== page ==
For all its eye-popping 3-D graphics, playing Super Mario 3D Land sometimes makes me feel like it’s 1990 and I’m holding an old black-and-white Game Boy.
What I mean is, back in the day most portable games were downscaled versions of the games you loved most on your home console, the mechanics and playfields borrowed from the “real” version and shaved down to fit on the tiny monochrome screen. It wasn’t quite as good, but you could take it with you in the car.
Now, some of these games overcame these limitations and kicked a whole lot of ass. That’s Super Mario 3D Land, to be released for Nintendo 3DS on Sunday. It’s one of the best games of the year. Other videogames cry themselves to sleep at night wishing they were this awesome.
But every now and then, that nagging realization creeps in, telling you that this is more like a bite-sized version of the Super Mario Galaxy Wii games rather than a truly original spin on the series.
Spoiler alert:Some Super Mario 3D Land spoilers follow.
3D Land is the killer app that 3DS has sorely needed, a surprising, engaging, challenging action game fit for newbies and veterans alike. The levels are designed not only to look good with the system’s glasses-free 3-D display (goals are often placed in the background away from the camera, giving a sense of depth) but to encourage players to mess around with the system’s 3-D slider, seeing how the environments change as you flip between dimensions.
While Mario’s goal is always to run to the end of the level and jump on the ever-present flagpole, there’s plenty of time for detours along the way. Pairs of sightseeing binoculars are installed in certain places, letting you view the rest of the level and view the location of hidden secrets. Each level has three Star Coins hidden in out-of-the-way places, which you’ve got to grab if you want to keep opening up more worlds to play in. There’s a careful balance of linearity and exploration.
There’s another reason it gives off 1990 vibes: The gameplay design liberally borrows elements from the 21-year-old Super Mario Bros. 3. This was the game that truly established the design sense of the Mario series, a cartoon world where every shape is rounded off, even the spikes, and where everything is painted in primary colors and has a face, even the clouds and bushes.
More than that, it introduced the Tanooki Suit, a power-up that let Mario fly. In this game, the fuzzy fur suit with its big ears and bushy tail (besides doubling as fashionable evening wear in several San Francisco nightclubs) lets Mario float in the sky, making tricky jumping sections significantly easier to navigate. Not to mention you can take out enemies by swinging your tail at them instead of having to carefully jump on their heads.
If that’s not easy enough for you, there’s even more help: If you die enough times on a level, the game will offer you a super-powered invincible Tanooki getup that will let you plow through the whole thing unimpeded. (And since there doesn’t seem to be a penalty for using it, it’s extremely tempting.)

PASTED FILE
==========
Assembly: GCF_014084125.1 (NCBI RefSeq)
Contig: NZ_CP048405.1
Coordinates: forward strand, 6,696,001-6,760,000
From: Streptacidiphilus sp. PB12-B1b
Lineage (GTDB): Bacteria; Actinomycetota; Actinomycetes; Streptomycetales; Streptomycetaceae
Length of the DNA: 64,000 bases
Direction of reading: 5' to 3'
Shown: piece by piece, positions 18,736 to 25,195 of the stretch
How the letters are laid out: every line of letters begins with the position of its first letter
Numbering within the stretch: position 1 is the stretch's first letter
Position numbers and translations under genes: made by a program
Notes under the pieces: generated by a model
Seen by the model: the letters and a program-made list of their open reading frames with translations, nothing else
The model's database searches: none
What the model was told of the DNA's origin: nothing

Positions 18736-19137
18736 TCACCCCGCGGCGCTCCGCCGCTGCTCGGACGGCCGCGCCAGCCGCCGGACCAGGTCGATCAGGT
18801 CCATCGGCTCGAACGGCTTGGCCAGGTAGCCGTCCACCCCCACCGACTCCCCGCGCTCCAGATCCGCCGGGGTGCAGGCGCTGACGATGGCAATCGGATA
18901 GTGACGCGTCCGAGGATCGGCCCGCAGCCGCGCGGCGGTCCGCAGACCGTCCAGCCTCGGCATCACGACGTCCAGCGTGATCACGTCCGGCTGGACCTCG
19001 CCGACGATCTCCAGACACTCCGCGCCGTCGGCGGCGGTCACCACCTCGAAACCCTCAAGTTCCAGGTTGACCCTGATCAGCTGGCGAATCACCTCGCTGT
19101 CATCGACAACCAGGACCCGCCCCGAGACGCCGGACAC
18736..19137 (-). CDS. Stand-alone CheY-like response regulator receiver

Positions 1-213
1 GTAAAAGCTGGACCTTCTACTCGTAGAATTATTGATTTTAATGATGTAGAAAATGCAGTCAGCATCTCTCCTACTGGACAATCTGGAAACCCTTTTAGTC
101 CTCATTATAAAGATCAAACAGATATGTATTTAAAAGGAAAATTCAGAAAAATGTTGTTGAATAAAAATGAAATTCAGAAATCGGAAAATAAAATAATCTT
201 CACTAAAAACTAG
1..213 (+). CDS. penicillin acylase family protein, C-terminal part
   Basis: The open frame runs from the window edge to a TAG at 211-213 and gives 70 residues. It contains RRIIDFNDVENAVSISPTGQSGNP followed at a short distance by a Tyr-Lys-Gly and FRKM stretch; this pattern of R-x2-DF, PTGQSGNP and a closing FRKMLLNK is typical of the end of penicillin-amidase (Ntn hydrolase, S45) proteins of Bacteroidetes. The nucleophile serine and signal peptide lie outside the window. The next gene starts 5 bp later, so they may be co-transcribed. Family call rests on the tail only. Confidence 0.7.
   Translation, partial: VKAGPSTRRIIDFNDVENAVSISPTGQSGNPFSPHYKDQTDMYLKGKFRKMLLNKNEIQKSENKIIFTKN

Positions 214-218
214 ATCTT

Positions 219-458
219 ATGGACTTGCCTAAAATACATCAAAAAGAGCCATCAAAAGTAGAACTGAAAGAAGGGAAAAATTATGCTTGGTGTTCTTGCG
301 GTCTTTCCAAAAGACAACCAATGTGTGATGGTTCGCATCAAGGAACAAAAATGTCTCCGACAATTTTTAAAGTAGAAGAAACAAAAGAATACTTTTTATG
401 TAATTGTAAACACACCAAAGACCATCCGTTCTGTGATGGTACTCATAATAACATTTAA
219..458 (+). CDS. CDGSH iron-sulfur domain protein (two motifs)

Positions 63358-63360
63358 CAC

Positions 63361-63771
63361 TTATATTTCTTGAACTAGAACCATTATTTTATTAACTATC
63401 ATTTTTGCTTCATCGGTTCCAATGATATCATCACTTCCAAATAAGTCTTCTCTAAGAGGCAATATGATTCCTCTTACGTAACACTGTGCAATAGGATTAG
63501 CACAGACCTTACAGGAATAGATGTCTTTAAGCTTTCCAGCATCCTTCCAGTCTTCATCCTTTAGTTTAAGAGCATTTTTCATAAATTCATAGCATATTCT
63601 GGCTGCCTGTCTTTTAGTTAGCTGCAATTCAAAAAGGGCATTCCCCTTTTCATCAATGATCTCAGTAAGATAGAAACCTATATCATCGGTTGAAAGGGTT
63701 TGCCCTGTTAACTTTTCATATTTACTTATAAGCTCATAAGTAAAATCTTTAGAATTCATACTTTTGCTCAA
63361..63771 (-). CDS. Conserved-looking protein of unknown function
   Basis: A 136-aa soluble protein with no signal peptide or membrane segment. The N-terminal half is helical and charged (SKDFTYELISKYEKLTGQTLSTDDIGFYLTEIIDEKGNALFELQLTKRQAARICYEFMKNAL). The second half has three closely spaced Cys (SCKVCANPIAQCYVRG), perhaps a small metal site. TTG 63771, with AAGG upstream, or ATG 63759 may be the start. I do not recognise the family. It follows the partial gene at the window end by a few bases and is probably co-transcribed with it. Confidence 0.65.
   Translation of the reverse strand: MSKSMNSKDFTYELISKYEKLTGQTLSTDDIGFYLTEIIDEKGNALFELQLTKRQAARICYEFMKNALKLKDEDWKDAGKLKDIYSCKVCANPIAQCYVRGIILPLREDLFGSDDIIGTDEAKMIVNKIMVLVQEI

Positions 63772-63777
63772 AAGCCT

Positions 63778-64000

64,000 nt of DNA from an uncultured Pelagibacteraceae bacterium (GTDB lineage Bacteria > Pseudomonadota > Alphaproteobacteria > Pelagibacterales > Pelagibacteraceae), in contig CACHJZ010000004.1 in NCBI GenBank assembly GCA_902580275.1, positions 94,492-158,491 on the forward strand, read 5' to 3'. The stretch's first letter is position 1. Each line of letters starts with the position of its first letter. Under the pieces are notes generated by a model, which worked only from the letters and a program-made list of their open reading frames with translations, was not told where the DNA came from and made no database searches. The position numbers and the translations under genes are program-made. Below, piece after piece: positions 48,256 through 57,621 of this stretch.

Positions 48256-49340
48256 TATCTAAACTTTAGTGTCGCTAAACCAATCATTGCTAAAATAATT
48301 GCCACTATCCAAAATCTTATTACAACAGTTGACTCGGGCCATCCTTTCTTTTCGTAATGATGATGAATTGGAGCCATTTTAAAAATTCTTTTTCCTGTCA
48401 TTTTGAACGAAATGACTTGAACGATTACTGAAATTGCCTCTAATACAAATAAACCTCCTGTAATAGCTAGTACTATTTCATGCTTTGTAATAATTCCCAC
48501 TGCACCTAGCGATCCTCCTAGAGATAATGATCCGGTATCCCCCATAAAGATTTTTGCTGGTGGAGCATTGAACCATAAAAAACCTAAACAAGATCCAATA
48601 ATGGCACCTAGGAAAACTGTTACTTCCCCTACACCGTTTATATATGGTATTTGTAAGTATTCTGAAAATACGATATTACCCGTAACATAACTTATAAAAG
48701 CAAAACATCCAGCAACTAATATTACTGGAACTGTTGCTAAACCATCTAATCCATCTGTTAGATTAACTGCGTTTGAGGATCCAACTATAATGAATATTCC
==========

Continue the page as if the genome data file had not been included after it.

For the first few hours, you’ll zip right through the game. As the great castle of the Koopa King (where the princess has once again gotten herself stuck) looms ever closer, you’ll think to yourself, “Is this it? Is it this short, this easy?”
Then comes the biggest surprise in a game full of them: Once you finally send Bowser packing, you find you’re only half done, and that eight more worlds of remixed challenges await. These are all based on levels you’ve already played, although many of them are so dramatically altered as to be wholly new experiences.
Quite a few rely on speed-running: You’ll start the game with only a tiny bit of time on the clock, and have to book it through a level grabbing more time while avoiding death — oh, and you have to get those Star Coins while you’re at it. There are no invincible fursuits to help you. These are real nail-biters. More often than not I’d hit the flagpole after finally doing a perfect run and find myself taking a colossal intake of breath, having held it all the way through the last part of the level.
Of course, the thing about speedruns is that there’s no time to stop and smell the fire flowers. All of the innovation, laugh-out-loud surprises and clever 3-D optical illusions are front-loaded into the first half of the game, and the back half is about going as fast as possible through increasingly more familiar territory.
3D Land is a grabby borrower of a game — enemies from Mario 3, music from 2006’s New Super Mario Bros., gameplay from Galaxy. Eventually it starts borrowing from itself. It’s an excellent game because all of these things work so well together; the only thing keeping it from perfection is that it cries out for more innovations to call its own.
WIRED Clever 3-D graphic design, tight play controls, new spins on classic music, challenging (eventually).
TIRED Borrows more than it invents, runs out of creative steam in the back half.